e e cummings is one of the more experimental 20th Century poets. Not only is he a typographical saboteur who refused to capitalise his name (a nightmare for Microsoft Word), but his work constantly plays with idiosyncratic syntax and formal conventions, inventing new methods of conveying his thoughts and words to the reader.
One of his more minimalist, and also more beautiful, works is 'l(a)'. At a first glance the poem seems to be gibberish, a jumble of letters arranged in what appears to be a random order. If you rearrange the poem horizontally, however, it reads “l(a leaf falls)oneliness”. Now we can see that cummings has ingeniously refigured the idea of loneliness into a verbal and poetic form, disrupting the flow of the individual word with the insertion of “a leaf falls” in brackets. The solitary leaf falling is a visual symbol of solitude and the fragmentation, which its interruption causes, illustrates the separation that is a primary cause of loneliness. The form of the poem on the page also conveys a sense of loneliness as the words create the shape of “1” or “I” and also echo the image of a leaf slowly falling to the ground. The breaking up of the words, or enjambement, also reveals the word “one” and the initial bracketed “a” which again reiterate the notion of singularity. cummings’ biographer Richard S. Kennedy calls the poem “the most delicately beautiful literary construct that cummings ever created”.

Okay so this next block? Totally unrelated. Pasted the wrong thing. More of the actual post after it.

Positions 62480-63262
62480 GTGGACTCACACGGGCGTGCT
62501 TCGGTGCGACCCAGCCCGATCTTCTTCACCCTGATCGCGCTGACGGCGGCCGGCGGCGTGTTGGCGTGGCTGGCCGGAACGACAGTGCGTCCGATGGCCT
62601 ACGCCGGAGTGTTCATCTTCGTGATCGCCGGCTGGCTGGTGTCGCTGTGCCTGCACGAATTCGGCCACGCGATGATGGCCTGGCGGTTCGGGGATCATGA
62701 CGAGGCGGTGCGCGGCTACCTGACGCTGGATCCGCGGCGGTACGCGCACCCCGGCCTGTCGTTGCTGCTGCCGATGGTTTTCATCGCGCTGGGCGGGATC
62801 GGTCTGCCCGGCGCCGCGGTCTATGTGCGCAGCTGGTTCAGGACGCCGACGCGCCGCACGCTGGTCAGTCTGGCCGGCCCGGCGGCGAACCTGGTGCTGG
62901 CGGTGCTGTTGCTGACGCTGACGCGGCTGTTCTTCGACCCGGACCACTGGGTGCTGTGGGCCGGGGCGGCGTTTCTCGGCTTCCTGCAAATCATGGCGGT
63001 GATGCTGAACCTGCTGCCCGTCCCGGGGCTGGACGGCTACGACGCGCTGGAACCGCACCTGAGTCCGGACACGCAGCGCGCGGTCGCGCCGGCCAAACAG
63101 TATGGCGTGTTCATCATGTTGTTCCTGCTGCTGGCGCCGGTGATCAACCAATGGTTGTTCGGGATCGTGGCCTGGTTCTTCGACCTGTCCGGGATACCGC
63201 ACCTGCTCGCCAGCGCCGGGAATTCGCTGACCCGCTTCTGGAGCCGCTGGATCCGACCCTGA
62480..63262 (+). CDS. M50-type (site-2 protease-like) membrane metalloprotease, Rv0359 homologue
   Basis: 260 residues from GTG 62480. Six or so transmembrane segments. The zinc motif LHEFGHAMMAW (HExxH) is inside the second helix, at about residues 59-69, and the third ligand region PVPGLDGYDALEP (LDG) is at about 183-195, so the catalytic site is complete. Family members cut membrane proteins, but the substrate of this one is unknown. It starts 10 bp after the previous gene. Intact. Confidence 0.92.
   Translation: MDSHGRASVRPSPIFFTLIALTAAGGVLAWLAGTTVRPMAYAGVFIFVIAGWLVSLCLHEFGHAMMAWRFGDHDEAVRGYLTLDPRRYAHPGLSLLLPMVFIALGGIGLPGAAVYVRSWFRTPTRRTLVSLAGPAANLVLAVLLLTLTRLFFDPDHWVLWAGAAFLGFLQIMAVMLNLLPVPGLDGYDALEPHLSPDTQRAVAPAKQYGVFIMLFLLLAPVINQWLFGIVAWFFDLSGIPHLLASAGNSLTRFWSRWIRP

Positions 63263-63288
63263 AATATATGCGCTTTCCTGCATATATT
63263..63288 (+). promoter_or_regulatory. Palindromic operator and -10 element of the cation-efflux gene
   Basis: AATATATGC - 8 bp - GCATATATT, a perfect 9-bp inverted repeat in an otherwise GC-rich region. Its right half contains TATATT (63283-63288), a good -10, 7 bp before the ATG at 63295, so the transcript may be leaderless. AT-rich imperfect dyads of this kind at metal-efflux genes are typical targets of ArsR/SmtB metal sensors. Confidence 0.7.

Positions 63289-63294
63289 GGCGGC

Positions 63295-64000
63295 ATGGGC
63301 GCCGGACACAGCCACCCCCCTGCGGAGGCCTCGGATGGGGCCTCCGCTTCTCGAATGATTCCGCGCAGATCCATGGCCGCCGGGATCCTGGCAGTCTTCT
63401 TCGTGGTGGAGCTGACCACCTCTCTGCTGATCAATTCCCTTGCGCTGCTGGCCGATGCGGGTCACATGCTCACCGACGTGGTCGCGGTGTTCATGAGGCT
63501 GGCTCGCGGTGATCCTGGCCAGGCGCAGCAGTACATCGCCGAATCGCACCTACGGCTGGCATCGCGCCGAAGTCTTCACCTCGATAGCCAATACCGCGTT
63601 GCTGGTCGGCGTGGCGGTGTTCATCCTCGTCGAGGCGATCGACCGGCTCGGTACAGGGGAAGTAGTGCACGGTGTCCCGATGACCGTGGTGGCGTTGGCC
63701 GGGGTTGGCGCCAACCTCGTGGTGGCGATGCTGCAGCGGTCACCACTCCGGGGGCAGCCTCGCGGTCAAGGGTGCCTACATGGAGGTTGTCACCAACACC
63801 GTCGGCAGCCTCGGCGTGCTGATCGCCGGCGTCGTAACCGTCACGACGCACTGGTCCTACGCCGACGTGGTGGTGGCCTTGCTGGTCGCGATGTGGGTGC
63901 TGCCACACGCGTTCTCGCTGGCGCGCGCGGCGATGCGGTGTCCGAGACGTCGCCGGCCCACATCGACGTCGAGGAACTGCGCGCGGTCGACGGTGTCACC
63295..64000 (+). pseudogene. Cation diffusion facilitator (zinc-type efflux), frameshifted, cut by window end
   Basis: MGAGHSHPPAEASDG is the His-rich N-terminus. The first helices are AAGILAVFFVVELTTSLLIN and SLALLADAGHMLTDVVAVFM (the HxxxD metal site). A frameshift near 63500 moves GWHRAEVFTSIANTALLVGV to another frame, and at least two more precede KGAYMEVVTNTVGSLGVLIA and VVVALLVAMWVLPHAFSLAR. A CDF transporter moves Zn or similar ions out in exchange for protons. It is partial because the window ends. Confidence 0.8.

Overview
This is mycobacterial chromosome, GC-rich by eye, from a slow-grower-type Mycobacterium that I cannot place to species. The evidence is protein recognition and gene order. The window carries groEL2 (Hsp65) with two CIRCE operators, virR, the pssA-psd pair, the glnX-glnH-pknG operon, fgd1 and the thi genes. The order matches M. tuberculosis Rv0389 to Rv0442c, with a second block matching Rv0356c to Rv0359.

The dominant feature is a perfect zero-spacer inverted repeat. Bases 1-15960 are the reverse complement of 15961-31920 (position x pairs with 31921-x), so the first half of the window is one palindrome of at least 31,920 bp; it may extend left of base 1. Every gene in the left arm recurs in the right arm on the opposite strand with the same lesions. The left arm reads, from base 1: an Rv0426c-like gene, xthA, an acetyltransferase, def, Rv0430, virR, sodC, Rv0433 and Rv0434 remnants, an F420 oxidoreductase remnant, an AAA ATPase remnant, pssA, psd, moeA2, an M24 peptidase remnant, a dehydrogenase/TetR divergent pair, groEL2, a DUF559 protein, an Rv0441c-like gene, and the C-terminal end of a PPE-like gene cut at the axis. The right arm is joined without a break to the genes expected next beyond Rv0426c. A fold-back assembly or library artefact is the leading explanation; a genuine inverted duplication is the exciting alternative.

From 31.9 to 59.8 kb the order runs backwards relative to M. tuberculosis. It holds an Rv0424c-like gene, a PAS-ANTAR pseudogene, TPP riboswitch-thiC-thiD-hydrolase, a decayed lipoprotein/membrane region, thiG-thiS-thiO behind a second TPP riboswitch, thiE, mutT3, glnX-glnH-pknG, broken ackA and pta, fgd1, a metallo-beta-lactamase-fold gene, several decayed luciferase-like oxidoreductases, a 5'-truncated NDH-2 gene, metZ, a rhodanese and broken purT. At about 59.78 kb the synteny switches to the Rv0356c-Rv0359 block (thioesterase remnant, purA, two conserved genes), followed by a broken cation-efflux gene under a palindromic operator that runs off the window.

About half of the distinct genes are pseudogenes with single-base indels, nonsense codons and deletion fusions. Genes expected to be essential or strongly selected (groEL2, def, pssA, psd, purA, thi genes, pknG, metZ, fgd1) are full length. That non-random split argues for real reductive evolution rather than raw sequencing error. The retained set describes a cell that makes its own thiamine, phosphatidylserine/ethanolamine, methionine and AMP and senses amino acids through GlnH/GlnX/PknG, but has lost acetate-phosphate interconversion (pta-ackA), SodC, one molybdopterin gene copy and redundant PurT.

[This post was originally published in Helicon Magazine on 1/11/14]